New Cancer Detection Tool Focuses on Children
A new technology, NV-VPAC1™, may help doctors more accurately diagnose childhood cancers, according to Utah-based developer NuView Life Sciences. Today’s diagnostic tools often rely on invasive procedures, like surgical biopsies, or scans that use radiation to pinpoint cancers in children accurately, says the company.
For example, if a child has suspected kidney cancer, doctors would only need a voided urine specimen to test for the presence of and positively identify shed cancer cells.
NV-VPAC1, a peptide analog by pairing a diagnostic imaging positron emitter, uses a shed cell assay that targets the vasoactive intestinal peptide receptor type 1. This analog was originally developed by Drs. Madhukar Thakur and Leonard Gomella at Thomas Jefferson University.
Paul Crowe, CEO of NuView Life Sciences, commented in a press release issued on February 8, 2021, “Many of the current diagnostic tests and treatment options for pediatric cancers are based on information derived from methods used in adult patients and may affect kids negatively."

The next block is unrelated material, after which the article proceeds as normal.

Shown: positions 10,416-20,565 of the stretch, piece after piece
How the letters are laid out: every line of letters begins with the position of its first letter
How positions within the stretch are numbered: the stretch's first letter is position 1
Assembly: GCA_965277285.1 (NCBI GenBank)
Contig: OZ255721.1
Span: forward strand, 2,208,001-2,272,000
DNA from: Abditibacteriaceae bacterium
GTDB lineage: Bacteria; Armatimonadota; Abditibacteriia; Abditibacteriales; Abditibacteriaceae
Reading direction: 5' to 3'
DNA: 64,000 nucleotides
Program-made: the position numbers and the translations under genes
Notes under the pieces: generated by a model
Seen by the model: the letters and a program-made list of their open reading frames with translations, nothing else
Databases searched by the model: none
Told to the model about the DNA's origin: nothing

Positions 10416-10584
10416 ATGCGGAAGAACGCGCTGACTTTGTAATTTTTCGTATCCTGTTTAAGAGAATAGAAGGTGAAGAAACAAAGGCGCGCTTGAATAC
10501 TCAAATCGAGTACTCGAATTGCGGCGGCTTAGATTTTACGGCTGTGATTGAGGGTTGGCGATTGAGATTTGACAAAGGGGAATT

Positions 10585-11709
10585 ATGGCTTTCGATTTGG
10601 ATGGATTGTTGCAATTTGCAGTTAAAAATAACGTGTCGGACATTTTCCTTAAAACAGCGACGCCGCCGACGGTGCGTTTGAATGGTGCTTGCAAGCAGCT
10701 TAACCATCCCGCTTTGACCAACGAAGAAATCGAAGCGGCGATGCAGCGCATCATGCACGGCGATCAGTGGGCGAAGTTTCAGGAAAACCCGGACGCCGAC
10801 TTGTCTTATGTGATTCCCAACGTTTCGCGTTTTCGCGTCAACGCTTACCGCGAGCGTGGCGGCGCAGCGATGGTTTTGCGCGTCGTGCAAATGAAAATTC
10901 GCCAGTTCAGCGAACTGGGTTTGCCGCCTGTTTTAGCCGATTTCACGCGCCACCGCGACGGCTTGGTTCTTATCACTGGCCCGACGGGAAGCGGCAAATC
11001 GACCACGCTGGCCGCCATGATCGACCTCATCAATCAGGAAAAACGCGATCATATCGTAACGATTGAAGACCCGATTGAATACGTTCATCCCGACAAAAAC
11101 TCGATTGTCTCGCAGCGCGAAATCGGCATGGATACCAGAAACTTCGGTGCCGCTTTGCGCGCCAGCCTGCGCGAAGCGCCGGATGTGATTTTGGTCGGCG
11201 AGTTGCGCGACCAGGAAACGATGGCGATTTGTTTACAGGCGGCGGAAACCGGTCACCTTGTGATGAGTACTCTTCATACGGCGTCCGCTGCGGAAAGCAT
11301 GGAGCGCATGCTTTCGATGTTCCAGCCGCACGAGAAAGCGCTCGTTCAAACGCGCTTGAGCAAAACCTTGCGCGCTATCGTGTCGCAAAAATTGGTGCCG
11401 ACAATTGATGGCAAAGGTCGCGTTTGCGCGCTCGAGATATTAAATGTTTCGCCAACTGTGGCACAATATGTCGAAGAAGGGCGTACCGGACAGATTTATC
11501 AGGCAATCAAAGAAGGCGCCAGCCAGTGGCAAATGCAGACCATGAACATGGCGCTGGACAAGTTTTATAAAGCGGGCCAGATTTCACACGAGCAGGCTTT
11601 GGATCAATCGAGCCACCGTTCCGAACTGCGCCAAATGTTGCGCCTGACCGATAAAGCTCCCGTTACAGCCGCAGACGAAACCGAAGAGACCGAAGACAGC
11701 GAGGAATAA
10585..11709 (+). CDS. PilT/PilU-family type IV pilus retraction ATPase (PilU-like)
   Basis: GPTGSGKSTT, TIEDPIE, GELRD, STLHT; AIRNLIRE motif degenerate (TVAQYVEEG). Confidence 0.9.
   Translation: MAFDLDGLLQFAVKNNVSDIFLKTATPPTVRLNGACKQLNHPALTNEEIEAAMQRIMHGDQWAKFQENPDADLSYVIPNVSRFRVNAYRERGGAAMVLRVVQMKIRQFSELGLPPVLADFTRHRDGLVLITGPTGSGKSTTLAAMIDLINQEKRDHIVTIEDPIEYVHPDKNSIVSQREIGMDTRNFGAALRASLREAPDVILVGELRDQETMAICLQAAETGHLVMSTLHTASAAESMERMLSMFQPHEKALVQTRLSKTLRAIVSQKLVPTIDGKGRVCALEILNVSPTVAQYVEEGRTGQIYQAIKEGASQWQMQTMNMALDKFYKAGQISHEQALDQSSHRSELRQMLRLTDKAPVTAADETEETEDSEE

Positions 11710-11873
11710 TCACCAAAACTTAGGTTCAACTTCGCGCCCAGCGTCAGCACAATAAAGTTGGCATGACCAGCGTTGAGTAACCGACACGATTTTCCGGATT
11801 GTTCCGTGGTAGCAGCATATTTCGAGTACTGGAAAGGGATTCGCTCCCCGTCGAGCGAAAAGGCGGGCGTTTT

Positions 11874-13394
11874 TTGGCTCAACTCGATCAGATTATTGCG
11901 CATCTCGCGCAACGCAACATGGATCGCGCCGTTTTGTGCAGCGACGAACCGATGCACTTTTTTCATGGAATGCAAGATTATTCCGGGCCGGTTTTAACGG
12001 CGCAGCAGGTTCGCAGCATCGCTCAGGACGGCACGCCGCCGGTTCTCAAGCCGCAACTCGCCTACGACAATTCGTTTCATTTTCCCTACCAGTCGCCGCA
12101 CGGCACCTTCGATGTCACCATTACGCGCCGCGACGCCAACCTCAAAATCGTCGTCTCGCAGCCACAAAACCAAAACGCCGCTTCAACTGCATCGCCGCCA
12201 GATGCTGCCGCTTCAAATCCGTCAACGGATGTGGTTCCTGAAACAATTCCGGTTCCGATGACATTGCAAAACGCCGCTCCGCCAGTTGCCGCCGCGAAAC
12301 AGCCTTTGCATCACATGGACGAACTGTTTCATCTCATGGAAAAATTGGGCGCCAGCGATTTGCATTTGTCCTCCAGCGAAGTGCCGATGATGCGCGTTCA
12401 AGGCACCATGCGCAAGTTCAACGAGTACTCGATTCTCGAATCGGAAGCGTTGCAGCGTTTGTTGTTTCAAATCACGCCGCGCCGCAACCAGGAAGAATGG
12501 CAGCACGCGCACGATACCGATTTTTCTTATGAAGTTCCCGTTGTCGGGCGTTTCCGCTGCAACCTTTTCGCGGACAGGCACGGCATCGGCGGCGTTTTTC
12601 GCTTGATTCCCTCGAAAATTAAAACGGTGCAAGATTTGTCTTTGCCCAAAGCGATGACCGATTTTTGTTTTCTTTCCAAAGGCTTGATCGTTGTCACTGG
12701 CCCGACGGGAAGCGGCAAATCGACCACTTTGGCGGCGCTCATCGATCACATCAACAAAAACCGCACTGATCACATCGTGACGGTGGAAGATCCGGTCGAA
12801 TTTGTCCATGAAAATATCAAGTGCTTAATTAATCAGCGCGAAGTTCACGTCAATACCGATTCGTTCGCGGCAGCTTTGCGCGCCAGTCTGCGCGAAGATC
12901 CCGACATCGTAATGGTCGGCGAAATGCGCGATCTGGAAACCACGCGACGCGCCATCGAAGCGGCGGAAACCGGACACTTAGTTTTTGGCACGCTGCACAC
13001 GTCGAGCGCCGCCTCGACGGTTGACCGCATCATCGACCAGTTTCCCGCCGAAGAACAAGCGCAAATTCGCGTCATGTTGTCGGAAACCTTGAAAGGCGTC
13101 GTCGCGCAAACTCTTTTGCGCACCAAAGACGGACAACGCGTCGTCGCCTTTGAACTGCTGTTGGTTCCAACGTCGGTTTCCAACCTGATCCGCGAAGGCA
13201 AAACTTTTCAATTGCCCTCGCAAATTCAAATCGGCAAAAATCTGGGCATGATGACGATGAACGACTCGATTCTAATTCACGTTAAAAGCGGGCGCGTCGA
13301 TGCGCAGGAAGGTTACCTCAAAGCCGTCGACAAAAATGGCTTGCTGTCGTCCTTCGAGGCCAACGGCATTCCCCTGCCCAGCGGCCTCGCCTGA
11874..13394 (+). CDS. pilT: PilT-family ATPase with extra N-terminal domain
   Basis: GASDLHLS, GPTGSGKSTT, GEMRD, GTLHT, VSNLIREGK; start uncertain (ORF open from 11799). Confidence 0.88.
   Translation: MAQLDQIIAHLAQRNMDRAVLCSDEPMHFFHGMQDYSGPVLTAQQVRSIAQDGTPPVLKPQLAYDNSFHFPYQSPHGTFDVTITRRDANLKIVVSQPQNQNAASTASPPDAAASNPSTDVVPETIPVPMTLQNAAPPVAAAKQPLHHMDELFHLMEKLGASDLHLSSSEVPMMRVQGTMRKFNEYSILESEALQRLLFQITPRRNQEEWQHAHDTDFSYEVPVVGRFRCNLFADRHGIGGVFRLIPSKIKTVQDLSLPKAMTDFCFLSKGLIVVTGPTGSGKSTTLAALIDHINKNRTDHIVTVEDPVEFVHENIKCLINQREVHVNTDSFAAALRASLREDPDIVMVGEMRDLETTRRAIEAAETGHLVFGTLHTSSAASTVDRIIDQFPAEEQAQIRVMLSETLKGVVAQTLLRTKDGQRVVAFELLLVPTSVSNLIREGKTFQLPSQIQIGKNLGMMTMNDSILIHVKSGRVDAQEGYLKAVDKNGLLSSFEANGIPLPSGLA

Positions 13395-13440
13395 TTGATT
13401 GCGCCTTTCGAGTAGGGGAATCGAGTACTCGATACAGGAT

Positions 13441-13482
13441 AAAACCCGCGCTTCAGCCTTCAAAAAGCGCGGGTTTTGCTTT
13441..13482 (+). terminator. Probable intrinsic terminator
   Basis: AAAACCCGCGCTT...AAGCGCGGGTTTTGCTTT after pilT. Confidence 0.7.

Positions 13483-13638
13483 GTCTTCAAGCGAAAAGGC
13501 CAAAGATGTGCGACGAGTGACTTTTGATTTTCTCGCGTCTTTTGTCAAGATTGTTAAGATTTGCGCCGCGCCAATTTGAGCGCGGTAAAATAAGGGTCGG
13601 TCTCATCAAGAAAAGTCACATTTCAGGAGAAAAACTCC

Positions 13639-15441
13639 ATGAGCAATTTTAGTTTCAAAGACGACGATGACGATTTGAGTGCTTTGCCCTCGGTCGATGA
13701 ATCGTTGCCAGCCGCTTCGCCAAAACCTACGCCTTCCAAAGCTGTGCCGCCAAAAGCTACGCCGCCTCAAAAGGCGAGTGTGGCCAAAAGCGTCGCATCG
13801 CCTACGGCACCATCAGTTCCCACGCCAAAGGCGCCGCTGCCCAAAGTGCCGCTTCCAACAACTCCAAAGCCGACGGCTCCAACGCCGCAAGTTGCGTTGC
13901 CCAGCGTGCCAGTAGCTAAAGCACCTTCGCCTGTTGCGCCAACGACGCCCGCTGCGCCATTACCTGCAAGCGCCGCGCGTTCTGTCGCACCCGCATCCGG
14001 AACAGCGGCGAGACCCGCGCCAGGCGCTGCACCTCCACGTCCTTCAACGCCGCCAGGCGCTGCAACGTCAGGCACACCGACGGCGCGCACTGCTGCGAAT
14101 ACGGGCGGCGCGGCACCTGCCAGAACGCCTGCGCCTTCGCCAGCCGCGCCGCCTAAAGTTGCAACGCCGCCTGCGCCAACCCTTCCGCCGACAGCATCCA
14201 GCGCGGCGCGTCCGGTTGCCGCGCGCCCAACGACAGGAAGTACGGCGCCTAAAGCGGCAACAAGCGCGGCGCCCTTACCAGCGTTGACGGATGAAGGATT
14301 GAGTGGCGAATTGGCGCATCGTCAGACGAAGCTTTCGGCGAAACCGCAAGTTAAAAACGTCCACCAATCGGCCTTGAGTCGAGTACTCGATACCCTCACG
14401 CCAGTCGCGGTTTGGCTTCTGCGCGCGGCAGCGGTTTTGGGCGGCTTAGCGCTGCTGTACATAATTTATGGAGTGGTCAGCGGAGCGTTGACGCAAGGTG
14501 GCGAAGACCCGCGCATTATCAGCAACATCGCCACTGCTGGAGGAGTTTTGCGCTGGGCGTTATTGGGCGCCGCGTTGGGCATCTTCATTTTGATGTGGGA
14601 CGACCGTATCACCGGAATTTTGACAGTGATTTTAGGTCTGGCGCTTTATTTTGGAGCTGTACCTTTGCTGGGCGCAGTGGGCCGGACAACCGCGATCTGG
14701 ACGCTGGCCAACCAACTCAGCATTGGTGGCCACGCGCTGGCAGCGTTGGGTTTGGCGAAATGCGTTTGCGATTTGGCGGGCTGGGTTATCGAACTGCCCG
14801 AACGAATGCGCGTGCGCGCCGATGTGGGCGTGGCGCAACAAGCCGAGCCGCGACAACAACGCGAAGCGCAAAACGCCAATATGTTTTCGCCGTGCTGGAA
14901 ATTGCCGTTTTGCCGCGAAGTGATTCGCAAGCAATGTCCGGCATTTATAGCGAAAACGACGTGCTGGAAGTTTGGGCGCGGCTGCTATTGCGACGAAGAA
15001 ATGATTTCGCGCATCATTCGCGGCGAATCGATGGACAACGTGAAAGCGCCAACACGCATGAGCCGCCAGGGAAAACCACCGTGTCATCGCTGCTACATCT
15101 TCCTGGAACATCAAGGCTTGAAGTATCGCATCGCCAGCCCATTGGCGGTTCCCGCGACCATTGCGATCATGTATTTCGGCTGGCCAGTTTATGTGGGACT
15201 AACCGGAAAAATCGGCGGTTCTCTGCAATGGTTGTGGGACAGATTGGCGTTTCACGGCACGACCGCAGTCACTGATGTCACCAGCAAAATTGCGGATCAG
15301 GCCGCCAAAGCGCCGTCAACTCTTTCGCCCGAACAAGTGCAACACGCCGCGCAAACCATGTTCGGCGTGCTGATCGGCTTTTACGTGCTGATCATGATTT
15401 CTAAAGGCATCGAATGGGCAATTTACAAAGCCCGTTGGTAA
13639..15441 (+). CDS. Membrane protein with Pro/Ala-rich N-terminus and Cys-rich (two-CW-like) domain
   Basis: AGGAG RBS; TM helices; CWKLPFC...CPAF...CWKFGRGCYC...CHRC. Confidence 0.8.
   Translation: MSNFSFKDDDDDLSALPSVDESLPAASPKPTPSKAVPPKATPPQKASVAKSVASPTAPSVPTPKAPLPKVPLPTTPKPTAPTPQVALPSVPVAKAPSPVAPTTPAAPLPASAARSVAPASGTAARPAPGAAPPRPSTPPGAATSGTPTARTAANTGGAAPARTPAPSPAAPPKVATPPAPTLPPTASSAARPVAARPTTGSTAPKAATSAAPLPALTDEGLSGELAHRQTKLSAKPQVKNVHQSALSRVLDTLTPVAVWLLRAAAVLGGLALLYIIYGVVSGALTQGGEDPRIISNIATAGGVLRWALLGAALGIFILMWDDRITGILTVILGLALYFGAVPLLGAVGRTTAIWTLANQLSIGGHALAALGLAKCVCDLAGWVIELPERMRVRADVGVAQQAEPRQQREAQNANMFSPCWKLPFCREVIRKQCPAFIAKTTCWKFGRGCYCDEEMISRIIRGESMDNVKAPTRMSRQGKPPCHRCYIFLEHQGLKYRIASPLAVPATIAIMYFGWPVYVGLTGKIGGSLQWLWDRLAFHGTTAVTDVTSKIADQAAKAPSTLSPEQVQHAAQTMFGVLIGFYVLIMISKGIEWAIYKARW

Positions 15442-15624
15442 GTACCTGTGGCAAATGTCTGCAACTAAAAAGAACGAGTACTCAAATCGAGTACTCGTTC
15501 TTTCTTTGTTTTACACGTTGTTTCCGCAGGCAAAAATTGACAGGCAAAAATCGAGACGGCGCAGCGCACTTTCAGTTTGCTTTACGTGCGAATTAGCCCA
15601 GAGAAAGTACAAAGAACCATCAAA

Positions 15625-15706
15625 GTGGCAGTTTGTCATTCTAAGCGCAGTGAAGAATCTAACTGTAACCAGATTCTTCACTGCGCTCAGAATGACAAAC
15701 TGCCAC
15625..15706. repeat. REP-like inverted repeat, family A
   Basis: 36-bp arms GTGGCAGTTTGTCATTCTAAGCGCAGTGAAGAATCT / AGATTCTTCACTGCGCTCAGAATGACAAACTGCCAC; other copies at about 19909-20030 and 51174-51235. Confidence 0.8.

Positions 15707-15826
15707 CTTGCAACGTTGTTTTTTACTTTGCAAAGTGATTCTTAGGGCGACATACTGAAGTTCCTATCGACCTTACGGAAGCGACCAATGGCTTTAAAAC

"When our clinical trials resume [post-COVID-19], we hope to show that our proprietary technology, NV-VPAC1, actually helps make cancer diagnosis easier, detected earlier, and lead to more precise treatments that are individualized for younger patients.”
Founded in 2005, NuView Life Sciences is a clinical-stage oncology company located in Park City, Utah, advancing the way cancer is diagnosed and treated in our modern healthcare system.